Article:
Missing the Paraguayan Sky

09/12/2014 02:33pm ET | Updated November 12, 2014
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There has never been a more beautiful sky than when I was in the Peace Corps in Paraguay, South America. For two years, I lived in an extremely rural village where there were only a few houses that had electricity. At night, the stars were electrifying. It felt like you were standing in the midst of natural glory -- gazing at what seemed like billions of glowing specs. The Milky Way was larger, more vivid and vast creating a glorified stripe through the atmosphere that seemed so close you needed to touch it. Falling stars were common and splendid. I had my own firework display each night.

I found looking at the night sky extremely comforting because I missed my family dearly. When there was a full moon, I would think that everyone in New York was also looking at the splendor of that moon. We all share the same sun, moon and stars- whether you are rich or poor, from the USA or South America, Jewish or Muslim. Each day and night, the planets and solar system unifies us. This gave me much solace but also perplexed me how we can all live such different lives under this unifying force.

I lived in a wonderfully beautiful community. I had no running water and so I bathed in a tub where I had drawn the water from a well. I lived in a hut with dirt floors and wooden slats as walls. To buy food, I had to walk miles to a store. To communicate with my family, I had to make a four-hour bus trip riding to the Capital City, Asuncion (there was no email then). But I lived in bliss with wonderful people who cared so deeply about their land, family and agriculture. I developed some very deep relationships. And to this day, I have never tasted better watermelon, honey or pork.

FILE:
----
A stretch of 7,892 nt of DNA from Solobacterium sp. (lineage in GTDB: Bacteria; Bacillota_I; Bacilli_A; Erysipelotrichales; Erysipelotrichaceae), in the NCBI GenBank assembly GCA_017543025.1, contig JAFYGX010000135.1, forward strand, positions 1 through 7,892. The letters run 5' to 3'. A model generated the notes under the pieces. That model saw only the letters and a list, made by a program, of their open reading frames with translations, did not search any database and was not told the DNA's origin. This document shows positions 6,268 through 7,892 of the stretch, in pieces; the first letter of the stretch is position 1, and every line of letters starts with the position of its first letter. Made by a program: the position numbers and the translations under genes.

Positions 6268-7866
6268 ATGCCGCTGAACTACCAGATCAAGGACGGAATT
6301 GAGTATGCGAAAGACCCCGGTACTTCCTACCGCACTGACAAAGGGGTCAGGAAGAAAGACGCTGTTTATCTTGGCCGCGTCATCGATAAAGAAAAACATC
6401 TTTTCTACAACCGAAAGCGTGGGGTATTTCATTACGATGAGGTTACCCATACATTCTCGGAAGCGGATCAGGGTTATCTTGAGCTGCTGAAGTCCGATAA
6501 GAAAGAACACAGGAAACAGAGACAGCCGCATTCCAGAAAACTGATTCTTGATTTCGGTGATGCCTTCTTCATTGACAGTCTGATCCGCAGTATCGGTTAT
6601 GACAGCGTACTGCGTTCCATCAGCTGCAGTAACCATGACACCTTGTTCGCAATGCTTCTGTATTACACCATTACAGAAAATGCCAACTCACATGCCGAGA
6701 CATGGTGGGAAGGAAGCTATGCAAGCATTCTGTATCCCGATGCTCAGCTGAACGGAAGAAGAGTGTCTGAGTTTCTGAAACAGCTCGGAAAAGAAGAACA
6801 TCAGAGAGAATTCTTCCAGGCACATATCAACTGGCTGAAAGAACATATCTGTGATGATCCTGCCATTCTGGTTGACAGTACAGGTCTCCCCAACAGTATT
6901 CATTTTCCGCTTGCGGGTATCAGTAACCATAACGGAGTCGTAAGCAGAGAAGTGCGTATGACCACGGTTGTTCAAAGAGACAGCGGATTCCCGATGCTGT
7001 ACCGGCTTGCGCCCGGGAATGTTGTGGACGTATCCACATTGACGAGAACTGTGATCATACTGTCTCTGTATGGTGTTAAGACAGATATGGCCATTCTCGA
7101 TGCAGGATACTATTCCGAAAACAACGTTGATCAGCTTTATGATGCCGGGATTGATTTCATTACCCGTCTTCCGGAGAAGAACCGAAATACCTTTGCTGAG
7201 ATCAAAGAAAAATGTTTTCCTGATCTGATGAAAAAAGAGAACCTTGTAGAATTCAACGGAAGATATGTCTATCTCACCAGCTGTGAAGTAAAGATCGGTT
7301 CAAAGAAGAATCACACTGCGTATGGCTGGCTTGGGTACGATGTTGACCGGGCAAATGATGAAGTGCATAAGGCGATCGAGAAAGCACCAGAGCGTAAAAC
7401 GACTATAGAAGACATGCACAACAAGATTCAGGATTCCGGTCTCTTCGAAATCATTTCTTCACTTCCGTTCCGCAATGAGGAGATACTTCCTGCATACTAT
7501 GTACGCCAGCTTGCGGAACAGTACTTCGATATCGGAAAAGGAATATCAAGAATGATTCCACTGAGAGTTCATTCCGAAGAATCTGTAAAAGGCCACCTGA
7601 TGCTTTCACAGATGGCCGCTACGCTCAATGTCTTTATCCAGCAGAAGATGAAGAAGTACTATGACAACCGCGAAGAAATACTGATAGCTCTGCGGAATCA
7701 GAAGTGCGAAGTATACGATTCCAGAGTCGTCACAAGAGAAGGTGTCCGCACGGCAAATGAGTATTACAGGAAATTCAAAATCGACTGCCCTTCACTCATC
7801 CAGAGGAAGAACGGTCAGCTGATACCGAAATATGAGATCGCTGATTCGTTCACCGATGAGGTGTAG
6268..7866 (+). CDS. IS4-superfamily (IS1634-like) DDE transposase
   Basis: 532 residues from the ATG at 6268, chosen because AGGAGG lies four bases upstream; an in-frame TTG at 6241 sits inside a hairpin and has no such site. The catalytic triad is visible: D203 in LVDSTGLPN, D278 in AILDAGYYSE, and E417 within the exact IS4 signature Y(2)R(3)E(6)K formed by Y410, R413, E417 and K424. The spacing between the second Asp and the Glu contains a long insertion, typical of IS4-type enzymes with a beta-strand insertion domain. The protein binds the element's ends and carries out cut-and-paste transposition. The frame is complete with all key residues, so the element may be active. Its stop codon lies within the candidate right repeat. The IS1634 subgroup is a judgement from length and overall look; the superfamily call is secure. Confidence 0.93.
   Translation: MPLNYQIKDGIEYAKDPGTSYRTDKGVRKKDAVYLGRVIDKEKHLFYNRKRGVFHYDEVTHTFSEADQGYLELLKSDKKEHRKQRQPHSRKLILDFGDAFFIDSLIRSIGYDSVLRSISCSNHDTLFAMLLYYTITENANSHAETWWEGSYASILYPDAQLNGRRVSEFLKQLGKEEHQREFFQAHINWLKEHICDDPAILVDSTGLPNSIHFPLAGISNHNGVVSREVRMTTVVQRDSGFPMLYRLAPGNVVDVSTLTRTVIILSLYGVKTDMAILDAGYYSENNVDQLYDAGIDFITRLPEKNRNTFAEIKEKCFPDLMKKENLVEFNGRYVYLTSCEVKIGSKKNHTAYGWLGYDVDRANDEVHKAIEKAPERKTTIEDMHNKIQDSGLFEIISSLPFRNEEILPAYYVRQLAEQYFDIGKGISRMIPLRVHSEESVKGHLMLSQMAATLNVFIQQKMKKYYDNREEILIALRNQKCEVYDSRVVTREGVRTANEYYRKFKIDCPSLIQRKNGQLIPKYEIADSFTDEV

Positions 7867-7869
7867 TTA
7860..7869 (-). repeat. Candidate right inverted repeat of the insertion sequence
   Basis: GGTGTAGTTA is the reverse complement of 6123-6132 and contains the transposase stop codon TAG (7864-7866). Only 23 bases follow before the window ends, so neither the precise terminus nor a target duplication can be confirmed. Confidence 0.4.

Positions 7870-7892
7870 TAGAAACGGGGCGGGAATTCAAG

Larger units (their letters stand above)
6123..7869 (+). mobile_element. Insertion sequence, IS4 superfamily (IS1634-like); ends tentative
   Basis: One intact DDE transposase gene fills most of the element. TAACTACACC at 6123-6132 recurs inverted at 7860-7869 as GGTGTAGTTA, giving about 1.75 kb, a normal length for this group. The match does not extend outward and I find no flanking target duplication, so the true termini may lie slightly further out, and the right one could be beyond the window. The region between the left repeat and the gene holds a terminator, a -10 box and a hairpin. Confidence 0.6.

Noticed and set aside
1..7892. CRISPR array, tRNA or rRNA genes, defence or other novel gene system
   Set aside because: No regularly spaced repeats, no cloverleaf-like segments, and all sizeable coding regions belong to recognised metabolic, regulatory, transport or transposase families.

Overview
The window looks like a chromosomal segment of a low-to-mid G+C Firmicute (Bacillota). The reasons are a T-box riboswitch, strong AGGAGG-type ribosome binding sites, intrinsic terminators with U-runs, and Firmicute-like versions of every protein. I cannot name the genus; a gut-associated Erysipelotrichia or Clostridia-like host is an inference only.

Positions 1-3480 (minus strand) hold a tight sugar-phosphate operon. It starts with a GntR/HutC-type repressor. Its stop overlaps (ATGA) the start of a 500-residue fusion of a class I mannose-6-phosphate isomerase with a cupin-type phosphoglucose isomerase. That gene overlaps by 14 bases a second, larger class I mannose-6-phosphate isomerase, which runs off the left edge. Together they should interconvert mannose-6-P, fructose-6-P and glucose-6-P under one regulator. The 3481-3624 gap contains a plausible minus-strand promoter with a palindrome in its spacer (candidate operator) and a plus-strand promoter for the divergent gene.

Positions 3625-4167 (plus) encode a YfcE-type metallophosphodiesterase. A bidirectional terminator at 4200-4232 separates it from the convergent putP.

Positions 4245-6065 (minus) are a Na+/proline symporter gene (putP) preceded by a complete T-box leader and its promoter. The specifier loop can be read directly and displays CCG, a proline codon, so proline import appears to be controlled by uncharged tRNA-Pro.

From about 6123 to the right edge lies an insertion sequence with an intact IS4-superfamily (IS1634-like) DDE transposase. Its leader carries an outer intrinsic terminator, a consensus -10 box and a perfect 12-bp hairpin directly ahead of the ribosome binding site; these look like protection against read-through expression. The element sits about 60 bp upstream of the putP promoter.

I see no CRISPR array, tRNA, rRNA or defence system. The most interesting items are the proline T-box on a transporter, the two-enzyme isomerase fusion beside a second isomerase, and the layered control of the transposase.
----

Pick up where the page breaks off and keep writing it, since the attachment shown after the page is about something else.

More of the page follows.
My son is now 7 and I am making plans to return this year. I know 20 years later, Paraguay probably looks much different and I am sure the World Wide Web has made it closer to my village. I wonder if there is now running water and more predictable electricity. I wonder if they are still growing soybeans, corn and cotton. But, I do know one thing is for certain. I can count on the nighttime sky to look as brilliant as it did in 1995.